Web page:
Migrant was ‘severely humiliated’ on a bus

Expat witnessed Arriva employees shouting abuse at African passenger

The African man who was dragged off a bus by two Arriva employees was scared and humiliated, a witness has told The Sunday Times of Malta.

Malicia Dabrowicz, a 33-year-old Polish expat, was returning home to St Julian’s when she heard the “threatening voice” of an Arriva employee, verbally abusing a passenger in the back compartment of a bendy bus travelling along route 13 towards Paceville.

Arriva said last Thursday it was carrying out an internal investigation following media reports that an African man was dragged off a bus and insulted by inspectors.

The employee, a stocky man with “an aggressive disposition”, hurled insults at the petrified immigrant, according to the witness.

“Everyone on the bus was scared. I saw one controller dragging the man to the front of the bus by his clothes, while the second stared the other passengers down,” the witness told this newspaper.

The inspector kept repeating the phrase ‘go home, black!’

An Arriva spokesman said CCTV footage indicated there was no physical contact between the two parties at any point and the passenger got off the bus of his own accord after being asked to leave.

Ms Dabrowicz insisted that although the passenger had not been “punched square in the face” he was threatened and “severely humiliated”.

“This was character assassination of a racial kind” she said.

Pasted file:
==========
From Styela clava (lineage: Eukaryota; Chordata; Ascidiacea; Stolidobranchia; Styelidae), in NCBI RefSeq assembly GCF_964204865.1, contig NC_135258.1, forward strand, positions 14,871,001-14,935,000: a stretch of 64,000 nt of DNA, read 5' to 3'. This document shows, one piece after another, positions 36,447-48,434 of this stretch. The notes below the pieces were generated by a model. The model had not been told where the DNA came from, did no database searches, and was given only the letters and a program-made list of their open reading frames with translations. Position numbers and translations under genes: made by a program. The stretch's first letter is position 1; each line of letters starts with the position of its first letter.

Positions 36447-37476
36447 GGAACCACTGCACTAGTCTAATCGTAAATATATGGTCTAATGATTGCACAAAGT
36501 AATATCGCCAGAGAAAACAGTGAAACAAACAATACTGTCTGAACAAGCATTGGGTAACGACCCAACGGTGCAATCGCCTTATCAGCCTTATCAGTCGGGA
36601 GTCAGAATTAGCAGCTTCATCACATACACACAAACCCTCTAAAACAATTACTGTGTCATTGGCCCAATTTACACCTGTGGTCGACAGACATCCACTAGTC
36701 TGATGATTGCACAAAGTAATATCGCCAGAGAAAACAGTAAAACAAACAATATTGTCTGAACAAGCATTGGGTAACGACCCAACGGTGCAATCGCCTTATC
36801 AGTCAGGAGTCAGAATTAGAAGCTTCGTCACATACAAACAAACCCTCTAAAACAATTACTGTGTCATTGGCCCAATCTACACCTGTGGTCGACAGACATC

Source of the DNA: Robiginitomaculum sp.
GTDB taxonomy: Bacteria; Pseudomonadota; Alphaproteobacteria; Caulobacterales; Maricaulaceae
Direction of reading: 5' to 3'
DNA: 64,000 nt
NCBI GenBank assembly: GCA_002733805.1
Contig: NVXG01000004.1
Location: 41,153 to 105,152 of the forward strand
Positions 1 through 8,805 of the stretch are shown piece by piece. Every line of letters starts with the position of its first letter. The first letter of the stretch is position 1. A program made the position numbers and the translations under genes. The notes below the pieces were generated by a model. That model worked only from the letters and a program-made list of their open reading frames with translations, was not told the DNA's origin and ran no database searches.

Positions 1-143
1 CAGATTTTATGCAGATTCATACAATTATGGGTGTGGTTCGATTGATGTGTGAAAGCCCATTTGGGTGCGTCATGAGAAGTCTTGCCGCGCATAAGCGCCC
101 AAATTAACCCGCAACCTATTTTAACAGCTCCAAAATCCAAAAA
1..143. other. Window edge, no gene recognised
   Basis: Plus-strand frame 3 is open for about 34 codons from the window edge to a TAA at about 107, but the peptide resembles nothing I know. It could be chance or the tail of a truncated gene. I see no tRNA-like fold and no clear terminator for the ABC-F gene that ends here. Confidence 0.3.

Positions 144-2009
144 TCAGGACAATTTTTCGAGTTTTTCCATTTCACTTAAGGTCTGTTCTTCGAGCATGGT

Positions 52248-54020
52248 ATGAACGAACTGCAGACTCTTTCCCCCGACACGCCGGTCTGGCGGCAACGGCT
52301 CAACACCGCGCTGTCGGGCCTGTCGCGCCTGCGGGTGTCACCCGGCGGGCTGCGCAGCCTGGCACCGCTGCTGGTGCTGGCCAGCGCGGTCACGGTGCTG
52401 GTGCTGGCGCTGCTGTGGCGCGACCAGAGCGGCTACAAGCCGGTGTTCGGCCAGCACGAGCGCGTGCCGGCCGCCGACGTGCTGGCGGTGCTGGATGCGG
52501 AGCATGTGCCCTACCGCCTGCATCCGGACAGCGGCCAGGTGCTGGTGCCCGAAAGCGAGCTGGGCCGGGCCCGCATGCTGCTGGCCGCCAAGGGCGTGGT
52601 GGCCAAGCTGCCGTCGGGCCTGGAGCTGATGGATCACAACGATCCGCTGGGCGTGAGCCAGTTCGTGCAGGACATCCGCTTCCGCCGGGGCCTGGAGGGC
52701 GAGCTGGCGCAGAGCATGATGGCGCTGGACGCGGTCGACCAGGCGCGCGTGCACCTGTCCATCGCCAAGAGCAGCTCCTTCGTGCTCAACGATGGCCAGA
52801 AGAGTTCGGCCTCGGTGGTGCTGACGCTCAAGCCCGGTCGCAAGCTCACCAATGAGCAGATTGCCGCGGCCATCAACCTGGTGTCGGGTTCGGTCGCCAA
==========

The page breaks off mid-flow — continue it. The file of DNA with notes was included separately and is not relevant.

Ms Dabrowicz said the altercation began when the employee, a ticket inspector, believed the passenger’s travel card was invalid and demanded he produce a receipt for the card that was purchased a few days earlier.

“How many people keep the receipt?” Ms Dabrowicz exclaimed.

She said the employee went on to hurl insults at the immigrant, repeating the phrase “go home, black!” as the bus came to a halt at a bus stop along Tower Road in Sliema.

The passengers were locked in the bus for some 20 minutes while the driver and the two ticket inspectors discussed what to do with the “terrified” passenger.

“The driver wouldn’t open the doors. It was only when I told him I was claustrophobic that he eventually relented. I heard the shouting ringing in my ears all night, ‘klandestin, klandestin’,” she said.

The witness explained how the employees continued threatening the passenger until Ms Dabrowicz said she would record the abuse using her mobile phone if they did not stop.

“Then they started to calm down and even tried to play the victims. It was disgusting” Ms Dabrowicz said.

An Arriva spokesman did not respond to questions about the company’s internal investigation, but maintained that no violence had occurred, as backed up by CCTV footage.

“CCTV is CCTV, you can’t argue with it” the spokesman said.

Ms Dabrowicz feels the best remedy for the aggressors would be a racial awareness course, though she disagrees with terminating their job.

“This will show the company is committed to solving the problem, firing them won’t change anything, and we desperately need a change,” she said.

Efforts to track down the migrant in question proved fruitless.


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